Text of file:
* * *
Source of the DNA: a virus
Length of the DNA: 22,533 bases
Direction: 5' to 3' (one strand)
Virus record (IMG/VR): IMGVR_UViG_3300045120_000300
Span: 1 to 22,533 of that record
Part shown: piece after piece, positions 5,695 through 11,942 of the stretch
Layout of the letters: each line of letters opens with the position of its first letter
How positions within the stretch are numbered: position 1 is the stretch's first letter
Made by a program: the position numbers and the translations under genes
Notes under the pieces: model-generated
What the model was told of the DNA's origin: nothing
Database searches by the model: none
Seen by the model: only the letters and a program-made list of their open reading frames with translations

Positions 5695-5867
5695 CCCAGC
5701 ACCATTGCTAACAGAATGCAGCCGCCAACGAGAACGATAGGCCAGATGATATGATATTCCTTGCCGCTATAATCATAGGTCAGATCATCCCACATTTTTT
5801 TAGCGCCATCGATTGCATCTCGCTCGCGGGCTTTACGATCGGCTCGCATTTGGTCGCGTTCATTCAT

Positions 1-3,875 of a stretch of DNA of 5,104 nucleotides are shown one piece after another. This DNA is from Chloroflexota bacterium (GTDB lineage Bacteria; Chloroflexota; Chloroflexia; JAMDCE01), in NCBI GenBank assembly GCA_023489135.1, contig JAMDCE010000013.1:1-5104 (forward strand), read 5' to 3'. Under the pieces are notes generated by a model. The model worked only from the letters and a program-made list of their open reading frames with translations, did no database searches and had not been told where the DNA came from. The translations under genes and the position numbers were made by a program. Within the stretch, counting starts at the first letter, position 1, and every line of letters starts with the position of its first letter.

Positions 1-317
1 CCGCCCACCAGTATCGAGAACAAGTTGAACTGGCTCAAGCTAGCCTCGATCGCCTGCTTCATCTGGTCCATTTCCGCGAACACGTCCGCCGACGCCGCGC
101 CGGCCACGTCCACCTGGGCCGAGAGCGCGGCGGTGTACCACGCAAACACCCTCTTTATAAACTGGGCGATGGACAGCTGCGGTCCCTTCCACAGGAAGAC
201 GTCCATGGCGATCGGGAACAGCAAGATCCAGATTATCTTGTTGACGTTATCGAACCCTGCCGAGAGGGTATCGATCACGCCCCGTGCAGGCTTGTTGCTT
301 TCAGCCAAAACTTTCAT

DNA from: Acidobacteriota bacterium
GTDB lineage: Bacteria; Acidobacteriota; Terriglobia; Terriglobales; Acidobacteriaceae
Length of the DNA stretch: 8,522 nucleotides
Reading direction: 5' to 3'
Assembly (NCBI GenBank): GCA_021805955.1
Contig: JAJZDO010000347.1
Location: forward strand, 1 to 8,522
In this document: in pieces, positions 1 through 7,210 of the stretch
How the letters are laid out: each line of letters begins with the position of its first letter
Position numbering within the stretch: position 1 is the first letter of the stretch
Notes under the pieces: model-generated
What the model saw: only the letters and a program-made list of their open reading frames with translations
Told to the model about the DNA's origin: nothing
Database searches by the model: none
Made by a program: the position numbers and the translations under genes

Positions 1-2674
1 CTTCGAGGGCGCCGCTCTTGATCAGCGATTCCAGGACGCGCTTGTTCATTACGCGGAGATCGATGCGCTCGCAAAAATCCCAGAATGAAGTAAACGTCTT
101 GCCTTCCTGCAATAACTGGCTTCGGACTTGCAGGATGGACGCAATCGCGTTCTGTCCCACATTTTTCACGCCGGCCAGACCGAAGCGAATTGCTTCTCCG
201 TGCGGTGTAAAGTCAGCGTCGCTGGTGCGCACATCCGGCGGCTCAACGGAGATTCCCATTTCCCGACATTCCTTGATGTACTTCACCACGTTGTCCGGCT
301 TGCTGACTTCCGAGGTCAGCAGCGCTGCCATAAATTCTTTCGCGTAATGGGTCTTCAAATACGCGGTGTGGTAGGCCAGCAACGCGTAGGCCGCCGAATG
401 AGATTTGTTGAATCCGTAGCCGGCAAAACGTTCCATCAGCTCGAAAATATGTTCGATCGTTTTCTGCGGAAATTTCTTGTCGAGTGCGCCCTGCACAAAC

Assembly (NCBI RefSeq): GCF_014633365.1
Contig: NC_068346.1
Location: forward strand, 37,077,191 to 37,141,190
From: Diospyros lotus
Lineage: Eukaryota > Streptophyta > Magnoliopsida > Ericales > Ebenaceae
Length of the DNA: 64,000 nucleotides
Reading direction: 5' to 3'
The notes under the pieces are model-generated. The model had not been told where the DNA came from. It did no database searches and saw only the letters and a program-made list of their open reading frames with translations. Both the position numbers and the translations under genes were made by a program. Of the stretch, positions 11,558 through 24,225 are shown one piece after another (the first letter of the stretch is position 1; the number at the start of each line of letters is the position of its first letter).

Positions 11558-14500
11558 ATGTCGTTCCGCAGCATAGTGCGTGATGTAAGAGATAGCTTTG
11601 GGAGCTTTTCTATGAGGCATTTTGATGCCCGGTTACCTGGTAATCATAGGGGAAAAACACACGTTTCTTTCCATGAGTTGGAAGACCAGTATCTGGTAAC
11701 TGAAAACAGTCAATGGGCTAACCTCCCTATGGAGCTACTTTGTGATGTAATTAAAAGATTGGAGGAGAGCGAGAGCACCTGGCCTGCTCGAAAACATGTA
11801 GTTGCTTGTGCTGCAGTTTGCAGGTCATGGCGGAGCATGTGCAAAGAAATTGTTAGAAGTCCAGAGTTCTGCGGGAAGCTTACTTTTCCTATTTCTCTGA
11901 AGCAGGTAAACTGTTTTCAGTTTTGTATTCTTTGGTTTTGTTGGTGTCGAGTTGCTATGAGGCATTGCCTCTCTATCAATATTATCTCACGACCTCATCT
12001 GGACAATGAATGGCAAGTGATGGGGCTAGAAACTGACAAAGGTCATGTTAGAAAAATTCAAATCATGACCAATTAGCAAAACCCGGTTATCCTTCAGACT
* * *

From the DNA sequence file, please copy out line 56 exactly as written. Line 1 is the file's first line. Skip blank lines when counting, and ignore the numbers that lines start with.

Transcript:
11701 TGAAAACAGTCAATGGGCTAACCTCCCTATGGAGCTACTTTGTGATGTAATTAAAAGATTGGAGGAGAGCGAGAGCACCTGGCCTGCTCGAAAACATGTA